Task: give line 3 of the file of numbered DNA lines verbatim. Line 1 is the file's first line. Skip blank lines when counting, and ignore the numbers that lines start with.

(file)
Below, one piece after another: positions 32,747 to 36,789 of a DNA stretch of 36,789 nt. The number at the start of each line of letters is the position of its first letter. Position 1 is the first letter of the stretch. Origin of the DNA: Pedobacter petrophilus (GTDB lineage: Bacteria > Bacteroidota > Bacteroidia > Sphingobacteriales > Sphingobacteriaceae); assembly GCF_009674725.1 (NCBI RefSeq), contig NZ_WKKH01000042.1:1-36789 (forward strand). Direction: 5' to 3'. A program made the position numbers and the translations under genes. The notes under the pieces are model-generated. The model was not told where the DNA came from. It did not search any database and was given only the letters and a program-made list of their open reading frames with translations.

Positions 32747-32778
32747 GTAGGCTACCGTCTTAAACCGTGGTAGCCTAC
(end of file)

32747 GTAGGCTACCGTCTTAAACCGTGGTAGCCTAC